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Afghanistan Cloud Looms Over Ukraine for US as well as Russia

by tbhad

By David Brennan

Russia’s war on Ukraine has become a “stalemate,” according to Ukraine’s top commander. The country’s dogged defenders have defeated Moscow’s bid to annihilate the Ukrainian state but appear unable to eject Russian troops from the roughly 20 percent of Ukraine they still hold.

As the 2023 fighting season draws to a close, difficult questions are again being asked of President Volodymyr Zelensky. Ukrainian officials are seeking to neuter talk of renewed negotiations with President Vladimir Putin and his Kremlin kleptocrats—who show no sign of negotiating in good faith—while boosting flagging Western financial and military aid.

In the U.S., meanwhile, more Americans are asking what exactly “as long as it takes” means. The right wing of the Republican Party is reveling in its Ukraine-skepticism, following former President Donald Trump’s lead in urging an end to American support for Kyiv.

President Joe Biden has tied his term inextricably to Ukraine. With a vicious 2024 re-election battle approaching, the White House is lauding Biden’s role in Ukrainian survival while assuring voters Kyiv can still win.

Success—to date—in Ukraine buoyed Biden’s foreign policy record after the humiliation of Afghanistan, where 2,402 U.S. personnel died in two decades of American state-building. In 2021, the effort collapsed in two weeks of chaos.

Julie Norman, a professor of politics and international relations at University College London, told Newsweek that Biden’s Republican adversaries “will certainly try” to conflate the administration’s failure in Afghanistan with its stalled efforts in Ukraine.

“Afghanistan was probably the biggest foreign policy failure and initially started tanking Biden’s approval rating, which has never really recovered,” Norman said. “If you’re a Republican strategist looking at the area where Biden has arguably led the most ably on foreign policy, you chip away at that.

“If you could make [Ukraine] look like a failure as well and tie it to what is widely considered a failure, that’s going to be your campaign strategy for foreign policy.”

The Atlantic Council’s Andrew Michta wrote this week that without a boost in American assistance, “Ukraine will run out of resources to continue defending itself. In light of how much U.S. credibility has been invested, it’ll amount to failure greater than Afghanistan.”

“This is strategic myopia of the first order,” Michta added, with potentially global consequences. “Beijing is watching,” Michta wrote.

Ukrainian officials are confident of Biden’s political investment in Ukraine, though squirrely about the long-term hopes of high-level bipartisan backing.

“If the U.S. withdraws from the support of Ukraine in a similar fashion as it withdrew from Afghanistan, it will deliver a huge blow to the U.S. credibility in the world, especially on the eve of presidential elections in the U.S.,” Oleksandr Merezhko, a member of the Ukrainian parliament representing Zelensky’s party, told Newsweek.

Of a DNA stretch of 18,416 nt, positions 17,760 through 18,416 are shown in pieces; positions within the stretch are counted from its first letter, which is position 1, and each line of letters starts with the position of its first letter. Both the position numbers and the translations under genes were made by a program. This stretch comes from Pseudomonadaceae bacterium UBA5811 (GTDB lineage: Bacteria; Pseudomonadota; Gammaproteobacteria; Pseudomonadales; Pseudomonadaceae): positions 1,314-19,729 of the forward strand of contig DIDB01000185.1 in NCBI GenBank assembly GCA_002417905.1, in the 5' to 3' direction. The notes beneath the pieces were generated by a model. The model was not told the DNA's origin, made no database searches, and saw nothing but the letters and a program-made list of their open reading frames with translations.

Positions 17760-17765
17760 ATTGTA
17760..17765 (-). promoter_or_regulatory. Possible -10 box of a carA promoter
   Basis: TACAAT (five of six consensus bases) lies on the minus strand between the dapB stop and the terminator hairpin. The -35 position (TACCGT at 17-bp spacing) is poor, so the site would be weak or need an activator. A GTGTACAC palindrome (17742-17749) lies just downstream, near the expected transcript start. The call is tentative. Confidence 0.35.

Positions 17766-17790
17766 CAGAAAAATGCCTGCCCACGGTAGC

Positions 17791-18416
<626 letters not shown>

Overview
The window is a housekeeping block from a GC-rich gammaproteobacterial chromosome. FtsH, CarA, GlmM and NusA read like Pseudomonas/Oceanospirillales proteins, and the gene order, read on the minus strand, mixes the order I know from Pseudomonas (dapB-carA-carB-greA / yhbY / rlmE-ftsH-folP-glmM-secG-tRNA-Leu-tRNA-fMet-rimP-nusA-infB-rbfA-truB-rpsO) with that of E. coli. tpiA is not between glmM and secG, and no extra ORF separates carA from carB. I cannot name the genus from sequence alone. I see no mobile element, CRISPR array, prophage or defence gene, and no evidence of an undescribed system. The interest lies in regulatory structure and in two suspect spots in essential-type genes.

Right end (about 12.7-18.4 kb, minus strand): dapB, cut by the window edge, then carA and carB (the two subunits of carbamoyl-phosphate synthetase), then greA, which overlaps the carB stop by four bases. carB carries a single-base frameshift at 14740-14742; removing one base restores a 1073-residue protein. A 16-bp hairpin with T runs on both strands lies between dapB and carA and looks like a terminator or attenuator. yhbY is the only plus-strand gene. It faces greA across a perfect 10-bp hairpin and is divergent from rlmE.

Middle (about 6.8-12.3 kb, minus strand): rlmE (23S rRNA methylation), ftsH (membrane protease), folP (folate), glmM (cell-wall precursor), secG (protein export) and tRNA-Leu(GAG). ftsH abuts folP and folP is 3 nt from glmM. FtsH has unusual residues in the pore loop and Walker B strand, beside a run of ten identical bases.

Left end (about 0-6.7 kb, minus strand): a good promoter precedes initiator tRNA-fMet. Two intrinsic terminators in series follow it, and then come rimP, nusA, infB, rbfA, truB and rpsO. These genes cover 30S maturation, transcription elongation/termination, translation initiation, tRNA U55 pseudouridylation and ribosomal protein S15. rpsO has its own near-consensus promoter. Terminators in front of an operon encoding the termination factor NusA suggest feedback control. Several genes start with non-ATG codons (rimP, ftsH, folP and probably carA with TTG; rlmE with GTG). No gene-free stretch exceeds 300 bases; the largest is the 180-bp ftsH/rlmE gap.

“That’s why I’m sure that American political elites will never do it,” Merezhko—who is also the chair of the parliament’s foreign affairs committee—added.

“The US for 20 years or so spent so much money on the support of Afghanistan. A part of this amount would be enough for Ukraine to defeat Russia.

“There is a difference between Afghanistan and Ukraine: Ukraine doesn’t ask the U.S. to send its troops. All we need to defeat Russia is contemporary weaponry and ammunition in the necessary quantities. As President Biden said, support of Ukraine is the best investment in U.S. security. I’d add that defeat of Russia will help to contain China.”

For some observers, the weakness of the U.S. project in Afghanistan was a prime motivation for the Kremlin’s Ukraine gamble. “It was one of the main arguments, that the United States would not come and would not help Ukraine,” Oleg Ignatov, the International Crisis Group think tank’s senior Russia analyst, told Newsweek. “It was a mistake from the Kremlin’s side.”

Putin and his top officials appear committed for the long haul. Russia has shifted onto a war footing, its economy wounded but not felled by an unprecedented Western sanctions regime. Hundreds of thousands of Russians have been drafted, and many have volunteered.

The war handed Putin another means with which to crush any remaining organized opposition to his autocracy, and hints of dissent from within the country’s elite have not translated into a practical challenge.

Polls—of limited value in a country where free political speech is not tolerated—suggest broad support for Moscow’s war. Putin’s victory in the sham 2024 presidential election is inevitable, but it is unclear whether Russians would dump the dictator out of office even if the vote was free and fair.

Doubling Down

The full-scale invasion of Ukraine is the latest chapter in Russia’s neo-tsarist rebirth. Under Putin—so the narrative goes—a strong Russia has re-emerged from the disaster of the Soviet collapse and decades of humiliation by decadent, but more powerful, Western enemies.

In 2008 in Georgia, 2013 in Syria, 2014 in Crimea and Donbas, and 2022 across Ukraine, Moscow proved it could stare down the “collective West.” As in those conflicts, the Kremlin will wait out its rivals, a combination of military fait accompli and Russian resilience overcoming short-sighted enemies desperate for a “return to normal.”